There are people who have long advocated and will continue to advocate for small, limited, even impotent government; a government that is so limited in its scope, reach, and power over the lives of individuals that the events of a singular election would not cause any person to flinch let alone convulse and become ill.
Perhaps the events of Nov 8, 2016, will encourage more people to do so.
You can “trade” your vote here: https://trumptraders.org/trade/
Not a real market for votes, but it’s an attempt.
Is this what you imagine when you think of a democracy? Is this what you want “a democracy” to be? Is this a good way to govern?
Below is a screenshot of a story link from the front page of the online NYT.
S.E. Cupp correctly points out that women would have to be lobotomized to believe anything the party of Trump tells them.
This is a disingenuous and/or naive viewpoint. Anybody would have to be lobotomized to believe anything that any politicians tells them.
Just because Trump is more…brash than other politicians doesn’t mean that his lies are any more lies than the lies told by every other politician. That his lies are easier to identify as such might even make them better in some (non-Truth-related) sense.
It turns out that between smart people being wrong and politicians being…wrong…the economics of Obamacare is turning out…wrong. The NYTimes reports.
This was predictable: that the future could not be predicted and that the marketplace that everyone forecast is not the marketplace that actually came to exist.
There is only one way to get markets that function the way we all hope markets will function (providing quality goods and services at competitive prices) and that is to have free markets.
Oh…and humans…yes, always remember, you can’t predict the future when humans are involved.
For the sake of argument, let’s suppose that every vote counts (that is: every vote makes an impact such that Government or Civics or the outcome of an election or Whatever would be impacted (presumably negatively) if there was one fewer vote).
Then, consider this question: do you really want every vote to count?
Do you want the vote of someone who disagrees with you to count?
Do you want the vote of an uneducated (whatever you think that means) person to count?
Do you want the vote of somebody less educated than you to count?
Do you want the vote of somebody who is drunk or high or not in their right mind (whatever you want that to mean) to count?
Do you want the vote of somebody who has incorrectly voted to count? What I mean by this is: suppose that somebody is voting for a candidate or proposition or whatever and they believe that by voting X, then outcome A will occur. Really, though, by voting X, outcome B will occur. If they want outcome A, then they actually need to vote Y. But they do in fact vote X. They have deliberately, and in their right mind, voted for the opposite outcome they desired (or, at least, a different outcome than desired). They have, I would say, voted incorrectly. (For the sake of argument, suppose that in this particular case, it is definitive that voting X leads to outcome B and voting Y leads to outcome A.) Do you want that vote to count? (Do they want that vote to count?)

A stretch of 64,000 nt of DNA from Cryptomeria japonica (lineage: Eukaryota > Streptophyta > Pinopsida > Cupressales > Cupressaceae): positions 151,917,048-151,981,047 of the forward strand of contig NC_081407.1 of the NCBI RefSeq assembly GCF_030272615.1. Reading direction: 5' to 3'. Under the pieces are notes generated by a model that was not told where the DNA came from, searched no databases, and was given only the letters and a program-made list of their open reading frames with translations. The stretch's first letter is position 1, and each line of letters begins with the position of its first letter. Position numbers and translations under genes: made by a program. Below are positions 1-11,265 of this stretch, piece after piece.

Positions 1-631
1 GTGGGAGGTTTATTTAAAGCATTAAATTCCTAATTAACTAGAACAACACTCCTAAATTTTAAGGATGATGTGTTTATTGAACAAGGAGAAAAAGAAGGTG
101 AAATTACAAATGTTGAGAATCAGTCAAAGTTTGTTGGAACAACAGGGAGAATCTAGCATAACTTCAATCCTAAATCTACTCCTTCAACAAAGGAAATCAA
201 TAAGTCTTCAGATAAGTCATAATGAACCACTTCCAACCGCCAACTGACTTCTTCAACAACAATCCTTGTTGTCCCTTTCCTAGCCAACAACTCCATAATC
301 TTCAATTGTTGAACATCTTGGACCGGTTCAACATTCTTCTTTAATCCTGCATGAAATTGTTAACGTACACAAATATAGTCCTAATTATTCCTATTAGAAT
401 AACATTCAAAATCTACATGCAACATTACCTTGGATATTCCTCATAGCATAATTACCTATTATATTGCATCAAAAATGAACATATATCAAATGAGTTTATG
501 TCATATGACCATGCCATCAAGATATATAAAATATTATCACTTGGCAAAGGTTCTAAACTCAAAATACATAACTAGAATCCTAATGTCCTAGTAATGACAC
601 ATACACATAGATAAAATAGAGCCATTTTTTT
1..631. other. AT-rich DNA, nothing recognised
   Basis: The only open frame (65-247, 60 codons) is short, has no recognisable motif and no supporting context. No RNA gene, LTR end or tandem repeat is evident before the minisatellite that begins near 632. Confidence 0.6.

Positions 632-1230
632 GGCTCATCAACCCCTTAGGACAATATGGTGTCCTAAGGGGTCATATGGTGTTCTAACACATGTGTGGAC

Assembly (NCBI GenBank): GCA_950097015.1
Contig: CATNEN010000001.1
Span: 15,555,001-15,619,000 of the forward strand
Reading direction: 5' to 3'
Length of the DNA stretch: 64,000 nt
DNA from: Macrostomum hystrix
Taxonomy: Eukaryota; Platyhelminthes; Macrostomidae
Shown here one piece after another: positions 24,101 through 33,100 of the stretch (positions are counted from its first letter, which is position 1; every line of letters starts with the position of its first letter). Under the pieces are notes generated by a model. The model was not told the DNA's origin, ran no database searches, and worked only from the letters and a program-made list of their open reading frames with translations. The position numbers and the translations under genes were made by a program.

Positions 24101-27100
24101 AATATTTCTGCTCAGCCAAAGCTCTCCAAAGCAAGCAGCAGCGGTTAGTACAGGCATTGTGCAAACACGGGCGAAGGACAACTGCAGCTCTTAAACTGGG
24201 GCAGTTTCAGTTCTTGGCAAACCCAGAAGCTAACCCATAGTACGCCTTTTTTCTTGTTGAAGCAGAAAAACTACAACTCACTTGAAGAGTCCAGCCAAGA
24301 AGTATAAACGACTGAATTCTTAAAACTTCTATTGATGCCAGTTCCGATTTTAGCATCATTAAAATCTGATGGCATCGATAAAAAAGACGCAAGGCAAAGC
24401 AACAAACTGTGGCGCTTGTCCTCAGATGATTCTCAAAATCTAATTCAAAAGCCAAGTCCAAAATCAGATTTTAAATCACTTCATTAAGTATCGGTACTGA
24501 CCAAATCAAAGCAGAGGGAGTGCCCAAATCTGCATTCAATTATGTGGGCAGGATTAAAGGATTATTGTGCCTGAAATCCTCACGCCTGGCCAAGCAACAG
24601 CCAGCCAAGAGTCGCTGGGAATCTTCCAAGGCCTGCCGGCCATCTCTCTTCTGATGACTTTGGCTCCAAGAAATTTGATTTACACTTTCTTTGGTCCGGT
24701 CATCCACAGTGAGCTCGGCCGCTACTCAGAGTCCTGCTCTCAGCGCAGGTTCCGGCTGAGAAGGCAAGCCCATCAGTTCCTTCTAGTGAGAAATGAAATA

Now, move beyond what you want. Answer this: should every vote count? Is counting every vote and using the result of the outcome a good way to elect officials, establish laws, govern?
Here are two forecasts, both from 538 (as of 6:30am Pacific, 2016-10-19).
First, we see that Hillary is forecasted to win the election. Also, we see the history of this forecast (more on the history of this forecast below…it’s actually the point of this post).
Second, we see the forecast for the World Series. Note – and you’ll have to take my word on this (or comb through Google’s cached web pages) – that the Cubs, yesterday, were forecasted to have a 38% chance of winning the series, tied with Cleveland which also had a 38% chance of winning.
So, here’s the question: Are forecasts useful for anything?
Here are three more questions that help to explain the above question:
If we consider a forecast to be static (not changing in time), and the forecast has “error bars” (that is, is, say, 95% accurate) what does that mean? and is it useful?
If a forecast changes in time, is it useful?
(What the word “useful” means is important in answering the questions. The answer to the questions will change dramatically depending on what specific utility is sought. I ask the questions from this perspective: by useful, I mean to say that an individual would make an exceptionally important (life changing perhaps) decision based upon the forecast. For example, a middle-class individual might take out a second mortgage on their home to place a $250,000 bet on the outcome of the World Series.)
Does one vote matter?
If you answered “yes” to the above, then please answer the next question, too.
Is a vote for a 3rd party candidate like Gary Johnson or Jill Stein a wasted vote?
If you answered “yes” to the above, please explain. (Note: if your explanation does not address the paradox of voting and involve something like fivethirtyeight’s voter power index, then your explanation is probably not complete or believable or correct.)